(EDITOR’S NOTE – Frank Michael McCormack is New Orleans Baptist Theological Seminary’s assistant director of public relations.)
7/2/2012 3:42:51 PM by Frank Michael McCormack, Baptist Press | with 0 comments



Messengers pass resolutions on ‘Sinner’s Prayer,’ gay marriage

July 2 2012 by Tom Strode, Baptist Press

Messsengers to the Southern Baptist Convention approved resolutions June 20 reaffirming their convictions regarding the means of salvation and the inerrancy of scripture while indicating their intention to continue cooperating in the Great Commission despite some theological differences.
 
Among the nine resolutions passed in two sessions were ones:
 
• Identifying what is frequently described as a “sinner’s prayer” as a biblical way of expressing repentance and faith while providing some careful descriptions of what that means;
 
• Reaffirming the belief the Bible is without error and attesting to the direct creation and historicity of Adam and Eve;
 
• Agreeing to continue to work together to spread the gospel with an understanding that the Baptist Faith and Message, the convention’s confession of faith, sets “sufficient parameters for understanding the doctrine of salvation” among Southern Baptists.
 
The resolution on cooperation addressed some pre-convention “verbal sparring” between non-Calvinists and Calvinists, Resolutions Committee Chairman Jimmy Scroggins acknowledged afterward.
 
Messengers also approved resolutions:
 
• Opposing efforts to use the rhetoric of the African American civil rights movement in the attempt to legalize same-sex marriage;
 
• Protesting President Obama administration’s attempts to subvert religious freedom in such arenas as health care, marriage and the military;
 
• Acknowledging and expressing gratitude for the role of African Americans in Baptist work in the United States;
 
• Affirming community and human needs ministries by churches;
 
• Celebrating the 200th anniversary this year of Baptist ministry in Louisiana;
 
• Expressing appreciation to God and all those who helped with this year’s annual meeting.
 
Messengers approved the resolution on a “sinner’s prayer” with what appeared to be at least an 80 percent majority. The other measures gained passage in unanimous or nearly unanimous votes.
 
The committee sought to emphasize cooperation, said Scroggins, senior pastor of First Baptist Church in West Palm Beach, Fla.
 
That seemed obvious in the resolutions on a “sinner’s prayer” and cooperation between Calvinists and non-Calvinists.
 
The explicit intention “from the time our committee started meeting was to try to present resolutions in a way that we could be winsome, that we could say strong things in a winsome way and do it in a way that promoted unity among Southern Baptists,” Scroggins said at a news conference after the completion of the resolutions reports.
 
The way the committee put it was it “wanted to ‘demilitarize’ the resolutions process,” he told reporters.
 
“We just felt like we wanted to affirm our commitment to the Baptist Faith and Message as our unifying confession of faith,” he told reporters.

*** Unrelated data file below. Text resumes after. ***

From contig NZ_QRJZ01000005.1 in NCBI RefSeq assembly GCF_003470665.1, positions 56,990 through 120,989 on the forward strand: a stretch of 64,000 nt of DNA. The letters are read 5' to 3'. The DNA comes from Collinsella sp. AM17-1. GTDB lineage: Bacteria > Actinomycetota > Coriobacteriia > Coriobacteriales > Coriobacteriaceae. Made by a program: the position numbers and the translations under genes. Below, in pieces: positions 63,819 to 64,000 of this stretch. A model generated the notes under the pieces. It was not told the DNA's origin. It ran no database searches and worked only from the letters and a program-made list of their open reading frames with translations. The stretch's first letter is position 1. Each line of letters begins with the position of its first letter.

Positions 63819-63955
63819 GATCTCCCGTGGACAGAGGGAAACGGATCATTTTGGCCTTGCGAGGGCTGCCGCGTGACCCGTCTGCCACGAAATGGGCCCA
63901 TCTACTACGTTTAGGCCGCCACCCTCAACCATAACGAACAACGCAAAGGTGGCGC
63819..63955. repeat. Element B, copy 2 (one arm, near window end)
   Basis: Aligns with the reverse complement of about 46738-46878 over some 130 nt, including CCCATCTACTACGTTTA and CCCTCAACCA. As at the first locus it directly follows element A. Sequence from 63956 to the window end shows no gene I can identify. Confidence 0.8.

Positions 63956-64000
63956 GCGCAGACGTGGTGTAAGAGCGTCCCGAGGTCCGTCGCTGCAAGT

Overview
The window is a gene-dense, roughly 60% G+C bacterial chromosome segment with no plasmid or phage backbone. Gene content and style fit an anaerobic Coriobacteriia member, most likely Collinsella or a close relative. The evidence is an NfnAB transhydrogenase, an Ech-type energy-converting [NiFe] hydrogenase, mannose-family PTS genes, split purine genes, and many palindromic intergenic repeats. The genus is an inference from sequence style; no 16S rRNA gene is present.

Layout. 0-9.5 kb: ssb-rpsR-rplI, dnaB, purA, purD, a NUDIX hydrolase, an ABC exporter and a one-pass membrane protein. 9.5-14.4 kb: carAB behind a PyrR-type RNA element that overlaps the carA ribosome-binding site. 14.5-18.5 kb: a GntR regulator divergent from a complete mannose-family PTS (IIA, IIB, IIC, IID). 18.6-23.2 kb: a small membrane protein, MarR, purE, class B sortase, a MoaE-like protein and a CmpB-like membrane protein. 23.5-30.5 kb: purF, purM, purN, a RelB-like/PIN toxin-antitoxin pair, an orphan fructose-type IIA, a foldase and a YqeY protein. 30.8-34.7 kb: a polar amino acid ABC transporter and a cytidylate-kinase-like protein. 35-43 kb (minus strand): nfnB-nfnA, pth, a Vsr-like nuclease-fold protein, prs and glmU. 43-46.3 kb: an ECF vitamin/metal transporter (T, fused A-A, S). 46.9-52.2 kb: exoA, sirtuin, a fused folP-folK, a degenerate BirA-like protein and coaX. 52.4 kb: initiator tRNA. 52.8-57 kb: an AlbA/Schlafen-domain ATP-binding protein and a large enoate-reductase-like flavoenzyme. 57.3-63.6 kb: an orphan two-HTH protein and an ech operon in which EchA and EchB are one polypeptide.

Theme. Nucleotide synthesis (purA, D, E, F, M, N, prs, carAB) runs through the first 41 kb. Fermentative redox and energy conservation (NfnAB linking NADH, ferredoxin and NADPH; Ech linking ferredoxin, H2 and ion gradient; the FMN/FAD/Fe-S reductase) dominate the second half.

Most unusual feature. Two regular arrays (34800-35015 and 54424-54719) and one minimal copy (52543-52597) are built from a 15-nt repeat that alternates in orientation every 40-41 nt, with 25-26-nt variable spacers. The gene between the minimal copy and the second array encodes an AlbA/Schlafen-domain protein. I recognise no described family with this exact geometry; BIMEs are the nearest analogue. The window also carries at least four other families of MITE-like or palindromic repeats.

“Southern Baptists are going to have to agree on the essentials. We’re going to have to disagree on certain things, but what we really want to do is lock arms and fight the darkness.
 
“We want to lock arms and cooperate to win the nations to Christ, to win our communities, to make a difference for Jesus, to push back the darkness with the light of Jesus. And that’s really what we think most Southern Baptists would like to focus on.”
 
The resolution on cooperation and the doctrine of salvation gained approval without any verbal opposition expressed from the floor, but debate on the measure on a “sinner’s prayer” consumed much of the 30 minutes allotted for the morning report, necessitating an afternoon report.
 
The resolution, which survived two amendment efforts, affirmed the concept of a “sinner’s prayer” while reiterating the belief that “repentance from sin and personal faith in the Lord Jesus Christ are necessary for salvation.”
 
It said such a “crying out for mercy and a calling on the Lord,” which constitute what is often described as a “sinner’s prayer,” are a “biblical expression of repentance and faith.”
 
The resolution also said “a ‘sinner’s prayer’ is not an incantation that results in salvation merely by its recitation and should never be manipulatively employed or utilized apart from a clear articulation of the gospel.”
 
It also urged Southern Baptists to continue to take the gospel to sinners of “every tribe, tongue, and language.”
 
Two African-American pastors – Dwight McKissic of Cornerstone Baptist Church in Arlington, Texas, and Eric Redmond of Reformation Alive Baptist Church in Temple Hills, Md. – submitted the resolution objecting to misappropriating civil rights language in the cause of legalizing same-sex marriage.
 
The resolution provides encouragement to black pastors, said Kevin Smith, an African American who was a member of the committee.
 
Smith is pastor of Watson Memorial Baptist Church in Louisville, Ky., and assistant professor of Christian preaching at Southern Baptist Theological Seminary.
 
“During this season, black pastors will have to speak about this issue in a way that white pastors won’t,” Smith said at the news conference.
 
Referring to President Obama’s recently announced support for gay marriage, Smith said, “They’ll speak against the first black president and his personal views on marriage while affirming biblical authority.”
 
Black pastors already are taking a clear stand on the issue, but “it’s just good to have the affirmation of your brothers and sisters” in the denomination, Smith said.
 
The resolution on the use of civil rights rhetoric on the same-sex marriage issue was “beautifully crafted,” Southern Baptist ethicist Richard Land told reporters.
 
“I think it’s important that the largest Protestant denomination in the country made it clear where they stand on this issue.”